Unboxing the contents we find the following: the keyboard itself, a plastic dust cover, wire keycap puller tool in purple with Akko branding, detachable USB-C cable, additional keycaps for the Escape/Arrow keys and the instruction manual in Chinese (no English translation). Overall a small but actually useful selection of accessories.

Keyboard and accessories unboxedPlastic dust cover for Akko 3084

Akko 3084 Layout, Features and Aesthetics

The Akko 3084 is a 75% form factor wireless mechanical keyboard with 84 total keys in non-standard ANSI layout. This form factor provides functionality similar to that of standard TKL (Tenkeyless) keyboards, but has an even more compact footprint.

75% form factor (84-keys)

The smaller size is possible because in this configuration the keys are all “compressed” together with no partition/separation between the navigation or function row keys. The bottom row and right Shift (1.75u) are also non-standard to make room for dedicated arrow keys. The result is a keyboard that’s only one column wider and one row taller than a standard 60% without sacrificing as much functionality.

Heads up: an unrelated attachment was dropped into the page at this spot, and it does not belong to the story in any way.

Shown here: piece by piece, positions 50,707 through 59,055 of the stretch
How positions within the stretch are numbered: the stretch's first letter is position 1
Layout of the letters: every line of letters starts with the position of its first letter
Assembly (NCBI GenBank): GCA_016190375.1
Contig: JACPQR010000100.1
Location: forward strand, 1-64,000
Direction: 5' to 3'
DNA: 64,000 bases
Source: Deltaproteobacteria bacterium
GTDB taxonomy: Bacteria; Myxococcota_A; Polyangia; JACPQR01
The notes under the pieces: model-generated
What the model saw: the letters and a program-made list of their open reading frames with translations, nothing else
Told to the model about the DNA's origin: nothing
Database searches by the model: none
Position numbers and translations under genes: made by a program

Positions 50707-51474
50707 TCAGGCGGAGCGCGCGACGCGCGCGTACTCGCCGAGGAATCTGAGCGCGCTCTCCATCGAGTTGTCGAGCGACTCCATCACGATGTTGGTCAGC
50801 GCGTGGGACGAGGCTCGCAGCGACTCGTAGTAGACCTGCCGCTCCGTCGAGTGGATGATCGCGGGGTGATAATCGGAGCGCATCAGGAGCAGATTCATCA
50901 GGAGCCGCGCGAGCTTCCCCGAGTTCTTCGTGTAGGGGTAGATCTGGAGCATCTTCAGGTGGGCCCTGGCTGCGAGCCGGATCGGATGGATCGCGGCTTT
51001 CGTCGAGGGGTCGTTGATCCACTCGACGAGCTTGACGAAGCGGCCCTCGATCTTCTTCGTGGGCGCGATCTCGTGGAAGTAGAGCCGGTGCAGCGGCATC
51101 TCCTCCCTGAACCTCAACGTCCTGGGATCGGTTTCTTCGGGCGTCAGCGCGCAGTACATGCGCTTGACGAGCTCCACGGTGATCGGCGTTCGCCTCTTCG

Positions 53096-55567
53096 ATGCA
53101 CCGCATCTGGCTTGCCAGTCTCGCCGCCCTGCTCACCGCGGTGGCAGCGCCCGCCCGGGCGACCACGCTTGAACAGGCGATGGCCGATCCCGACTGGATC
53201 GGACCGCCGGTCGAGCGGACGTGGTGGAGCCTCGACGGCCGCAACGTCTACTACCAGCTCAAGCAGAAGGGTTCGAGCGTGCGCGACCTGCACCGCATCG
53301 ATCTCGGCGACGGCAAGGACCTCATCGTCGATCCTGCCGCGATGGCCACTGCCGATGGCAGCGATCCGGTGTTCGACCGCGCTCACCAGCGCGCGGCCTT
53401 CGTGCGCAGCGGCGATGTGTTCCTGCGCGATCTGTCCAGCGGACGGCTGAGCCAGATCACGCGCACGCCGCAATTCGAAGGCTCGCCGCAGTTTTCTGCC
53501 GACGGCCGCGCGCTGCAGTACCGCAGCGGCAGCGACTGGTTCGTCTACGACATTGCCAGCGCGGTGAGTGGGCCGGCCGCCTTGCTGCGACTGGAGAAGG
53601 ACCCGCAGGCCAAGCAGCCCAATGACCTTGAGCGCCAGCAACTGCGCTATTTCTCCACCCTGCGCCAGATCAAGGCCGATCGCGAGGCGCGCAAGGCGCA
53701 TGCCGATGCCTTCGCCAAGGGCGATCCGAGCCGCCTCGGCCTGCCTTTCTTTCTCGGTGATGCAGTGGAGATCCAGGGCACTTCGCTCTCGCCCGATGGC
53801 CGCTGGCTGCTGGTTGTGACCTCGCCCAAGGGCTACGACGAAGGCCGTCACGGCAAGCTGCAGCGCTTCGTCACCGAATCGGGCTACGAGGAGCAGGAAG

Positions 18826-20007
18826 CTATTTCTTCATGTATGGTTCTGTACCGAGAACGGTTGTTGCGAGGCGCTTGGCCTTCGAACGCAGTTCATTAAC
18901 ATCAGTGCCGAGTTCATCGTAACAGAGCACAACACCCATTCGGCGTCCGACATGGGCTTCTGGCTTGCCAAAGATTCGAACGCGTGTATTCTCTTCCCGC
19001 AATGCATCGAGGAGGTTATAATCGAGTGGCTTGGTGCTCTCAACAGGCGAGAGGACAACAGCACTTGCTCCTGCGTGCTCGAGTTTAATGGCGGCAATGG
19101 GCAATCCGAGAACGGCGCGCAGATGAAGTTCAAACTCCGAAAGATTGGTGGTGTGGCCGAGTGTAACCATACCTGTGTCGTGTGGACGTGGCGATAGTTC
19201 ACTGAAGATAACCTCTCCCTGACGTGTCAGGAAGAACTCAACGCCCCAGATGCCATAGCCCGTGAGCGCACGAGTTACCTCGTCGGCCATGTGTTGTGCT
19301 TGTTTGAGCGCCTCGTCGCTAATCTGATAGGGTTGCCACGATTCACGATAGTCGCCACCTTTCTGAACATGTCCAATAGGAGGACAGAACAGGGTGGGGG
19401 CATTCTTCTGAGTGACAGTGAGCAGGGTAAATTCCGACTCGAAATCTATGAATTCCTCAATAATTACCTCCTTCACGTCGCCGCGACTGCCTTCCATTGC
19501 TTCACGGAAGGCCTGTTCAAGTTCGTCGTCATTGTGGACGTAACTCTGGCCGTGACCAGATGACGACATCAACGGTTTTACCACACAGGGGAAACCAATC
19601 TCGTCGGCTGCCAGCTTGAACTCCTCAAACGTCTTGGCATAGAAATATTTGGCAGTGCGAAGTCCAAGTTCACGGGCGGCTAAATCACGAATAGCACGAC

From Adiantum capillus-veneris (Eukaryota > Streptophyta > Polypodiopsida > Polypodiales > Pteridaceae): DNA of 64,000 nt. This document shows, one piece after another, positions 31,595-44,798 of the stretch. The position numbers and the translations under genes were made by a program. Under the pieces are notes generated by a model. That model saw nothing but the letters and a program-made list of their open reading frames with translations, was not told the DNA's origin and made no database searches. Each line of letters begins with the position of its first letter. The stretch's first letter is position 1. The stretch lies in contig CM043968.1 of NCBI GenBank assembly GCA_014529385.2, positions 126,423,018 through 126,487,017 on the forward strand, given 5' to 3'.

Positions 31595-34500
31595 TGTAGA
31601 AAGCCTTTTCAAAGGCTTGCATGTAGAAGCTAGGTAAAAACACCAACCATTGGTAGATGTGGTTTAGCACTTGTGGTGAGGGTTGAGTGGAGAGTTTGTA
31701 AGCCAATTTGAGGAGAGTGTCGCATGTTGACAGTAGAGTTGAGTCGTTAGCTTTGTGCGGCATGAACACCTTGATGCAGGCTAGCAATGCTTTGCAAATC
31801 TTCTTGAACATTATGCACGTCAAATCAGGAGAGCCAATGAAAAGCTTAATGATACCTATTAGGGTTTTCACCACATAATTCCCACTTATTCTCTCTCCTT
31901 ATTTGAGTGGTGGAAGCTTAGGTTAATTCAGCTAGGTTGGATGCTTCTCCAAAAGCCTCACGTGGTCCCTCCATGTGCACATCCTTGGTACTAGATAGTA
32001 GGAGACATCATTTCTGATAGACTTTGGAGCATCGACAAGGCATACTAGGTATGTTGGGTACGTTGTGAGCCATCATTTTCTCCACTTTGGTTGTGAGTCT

The physical measurements are 12.3-inches by 5-inches and it weighs 764 grams (about 1.68 pounds). That’s around the typical weight you would expect for a standard 75% keyboard with plastic case and steel backplate. For reference, the Akko 3084 is about 15 grams heavier than the Drevo Gramr (also 75% and plastic but with lighter aluminum backplate). The Akko 3084’s plastic case has a natural incline. When sitting flat the front bezel of the case measures about 0.6-inches high and the back bezel roughly 1.25-inches.

Weighing the Akko 3084 on a scale